NOLTE v. SOUTHERN CALIFORNIA HOME BUILDING CO. et al.
This is an appeal from a judgment in favor of the defendants in an action upon a promissory note for $34,500, executed by the defendant, Southern California Home Building Company, a corporation, hereafter called the company, and guaranteed by the defendants, J.B. Coker and Regina W. Coker. They were president and secretary, respectively, of the company and owned practically all of its capital stock.
Appellant had, from time to time, for a number of years, loaned money to respondents. On October 1, 1932, the respondents' joint indebtedness to appellant amounted to the total sum of $34,500. On that date, a note for that amount was given by the company to appellant, and at the same time, or later, the Cokers guaranteed its payment. Certain collateral and other security was given to appellant as security therefor.
Thereafter, and some days prior to February 3, 1937, the company, being in default in the payment of both principal and interest of said note, and being somewhat financially embarrassed (if not in fact insolvent), through its president, J.B. Coker, entered into certain oral negotiations with appellant for a settlement of said note. These negotiations led to an oral agreement of settlement under the terms of which certain real estate and collaterals belonging to the company were to be transferred to appellant, and he was to surrender to the company certain other securities held by him.
After the oral agreement had been made, it was agreed that appellant and J.B. Coker would meet at the law office of E.L. Seavey and have him prepare a written instrument to evidence their oral agreement. On or about February 3, 1937, appellant and Coker met at Seavey's office and Coker, in the presence of appellant and without any objections on his part, outlined to Seavey the oral agreement and requested him to reduce it to writing.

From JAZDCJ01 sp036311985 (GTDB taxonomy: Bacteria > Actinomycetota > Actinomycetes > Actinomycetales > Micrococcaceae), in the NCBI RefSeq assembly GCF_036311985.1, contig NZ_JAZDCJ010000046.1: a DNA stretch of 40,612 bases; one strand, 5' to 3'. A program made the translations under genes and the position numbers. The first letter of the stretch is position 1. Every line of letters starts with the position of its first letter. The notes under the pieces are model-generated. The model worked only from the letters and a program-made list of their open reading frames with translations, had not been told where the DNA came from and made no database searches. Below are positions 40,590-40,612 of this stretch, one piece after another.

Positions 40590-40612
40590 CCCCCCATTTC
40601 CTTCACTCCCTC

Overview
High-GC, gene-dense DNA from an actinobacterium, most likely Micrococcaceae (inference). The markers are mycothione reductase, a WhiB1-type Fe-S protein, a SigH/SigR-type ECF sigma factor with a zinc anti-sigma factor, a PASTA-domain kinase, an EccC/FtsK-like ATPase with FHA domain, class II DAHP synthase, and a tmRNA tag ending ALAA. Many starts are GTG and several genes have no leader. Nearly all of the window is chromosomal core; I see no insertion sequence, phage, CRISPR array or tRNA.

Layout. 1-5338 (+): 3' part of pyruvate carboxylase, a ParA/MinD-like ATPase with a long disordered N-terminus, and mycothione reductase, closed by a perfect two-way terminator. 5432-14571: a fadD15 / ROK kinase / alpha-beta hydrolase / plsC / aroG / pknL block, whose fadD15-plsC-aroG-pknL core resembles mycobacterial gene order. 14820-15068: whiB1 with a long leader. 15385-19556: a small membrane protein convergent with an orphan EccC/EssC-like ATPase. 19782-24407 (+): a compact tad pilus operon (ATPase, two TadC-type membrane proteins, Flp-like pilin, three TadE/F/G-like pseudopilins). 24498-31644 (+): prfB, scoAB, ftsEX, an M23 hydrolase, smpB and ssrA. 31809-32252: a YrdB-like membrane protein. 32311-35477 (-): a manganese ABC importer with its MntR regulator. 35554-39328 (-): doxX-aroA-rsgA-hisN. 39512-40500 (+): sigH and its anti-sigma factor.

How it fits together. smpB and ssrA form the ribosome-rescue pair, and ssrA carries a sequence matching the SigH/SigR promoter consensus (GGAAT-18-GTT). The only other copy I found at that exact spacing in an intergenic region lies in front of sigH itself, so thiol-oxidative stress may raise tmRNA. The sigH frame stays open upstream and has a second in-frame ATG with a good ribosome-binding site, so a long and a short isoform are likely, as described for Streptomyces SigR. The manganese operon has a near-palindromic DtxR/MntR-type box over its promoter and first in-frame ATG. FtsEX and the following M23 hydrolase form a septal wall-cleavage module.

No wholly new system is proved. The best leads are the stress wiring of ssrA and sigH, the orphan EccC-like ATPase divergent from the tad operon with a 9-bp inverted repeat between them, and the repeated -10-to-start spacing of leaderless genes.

This was done, and on February 3, 1937, Seavey delivered two copies thereof to appellant, who took them to Coker for the company's signature. They were signed by the company, and one of the signed copies delivered to appellant. He did not sign it nor did he object to it. Neither of the parties, apparently, raised any question about his signing it. No new negotiations concerning the settlement were had in Seavey's office.
Shortly thereafter, the company transferred to appellant the real estate and securities he was to receive under the oral settlement agreement, and he delivered to the company the securities it was to receive. The note, which had been left with Seavey by appellant, was later surrendered by Seavey to Coker. After the transfers had been made, appellant dealt with the property as his own. He sold some of it, collected rents from the real estate, made collections on the securities transferred, and accepted renewals upon some of the notes received by him. He never rescinded nor offered to rescind the agreement, nor to restore to the company any of the property deeded or transferred to him, nor did he offer to hold such property as security.
The record, consisting of several hundred pages of testimony, contains a mass of conflicting evidence and it would serve no useful purpose to attempt to review it.
Appellant's first contention is to the effect that the oral agreement was to be reduced to writing before it should become a binding obligation on appellant and that, as he never signed it, it was not binding.
The finding is that the parties “orally agreed” to the settlement, and “that said agreement so entered into was thereafter reduced to writing and delivered to the plaintiff, but was not signed by him”.